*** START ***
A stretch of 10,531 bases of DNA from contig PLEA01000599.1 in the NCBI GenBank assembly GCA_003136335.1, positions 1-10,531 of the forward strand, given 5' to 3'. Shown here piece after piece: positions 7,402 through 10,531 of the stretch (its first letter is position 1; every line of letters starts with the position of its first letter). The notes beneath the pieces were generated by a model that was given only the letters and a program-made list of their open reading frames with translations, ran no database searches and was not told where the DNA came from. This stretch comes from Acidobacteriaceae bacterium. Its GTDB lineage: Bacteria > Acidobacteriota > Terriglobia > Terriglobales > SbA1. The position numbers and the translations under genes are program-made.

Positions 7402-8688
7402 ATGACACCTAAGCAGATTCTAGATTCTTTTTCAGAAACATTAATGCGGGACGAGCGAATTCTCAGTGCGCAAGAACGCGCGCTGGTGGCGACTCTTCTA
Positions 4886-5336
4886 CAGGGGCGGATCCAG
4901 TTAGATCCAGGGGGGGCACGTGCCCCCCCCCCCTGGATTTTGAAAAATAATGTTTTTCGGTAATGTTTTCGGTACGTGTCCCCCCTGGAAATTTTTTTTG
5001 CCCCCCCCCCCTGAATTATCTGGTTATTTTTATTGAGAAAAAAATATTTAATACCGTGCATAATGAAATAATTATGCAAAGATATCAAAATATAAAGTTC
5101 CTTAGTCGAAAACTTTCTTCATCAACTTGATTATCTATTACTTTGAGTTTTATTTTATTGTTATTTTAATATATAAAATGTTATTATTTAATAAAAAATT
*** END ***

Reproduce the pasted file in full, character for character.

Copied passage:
A stretch of 10,531 bases of DNA from contig PLEA01000599.1 in the NCBI GenBank assembly GCA_003136335.1, positions 1-10,531 of the forward strand, given 5' to 3'. Shown here piece after piece: positions 7,402 through 10,531 of the stretch (its first letter is position 1; every line of letters starts with the position of its first letter). The notes beneath the pieces were generated by a model that was given only the letters and a program-made list of their open reading frames with translations, ran no database searches and was not told where the DNA came from. This stretch comes from Acidobacteriaceae bacterium. Its GTDB lineage: Bacteria > Acidobacteriota > Terriglobia > Terriglobales > SbA1. The position numbers and the translations under genes are program-made.

Positions 7402-8688
7402 ATGACACCTAAGCAGATTCTAGATTCTTTTTCAGAAACATTAATGCGGGACGAGCGAATTCTCAGTGCGCAAGAACGCGCGCTGGTGGCGACTCTTCTA
Positions 4886-5336
4886 CAGGGGCGGATCCAG
4901 TTAGATCCAGGGGGGGCACGTGCCCCCCCCCCCTGGATTTTGAAAAATAATGTTTTTCGGTAATGTTTTCGGTACGTGTCCCCCCTGGAAATTTTTTTTG
5001 CCCCCCCCCCCTGAATTATCTGGTTATTTTTATTGAGAAAAAAATATTTAATACCGTGCATAATGAAATAATTATGCAAAGATATCAAAATATAAAGTTC
5101 CTTAGTCGAAAACTTTCTTCATCAACTTGATTATCTATTACTTTGAGTTTTATTTTATTGTTATTTTAATATATAAAATGTTATTATTTAATAAAAAATT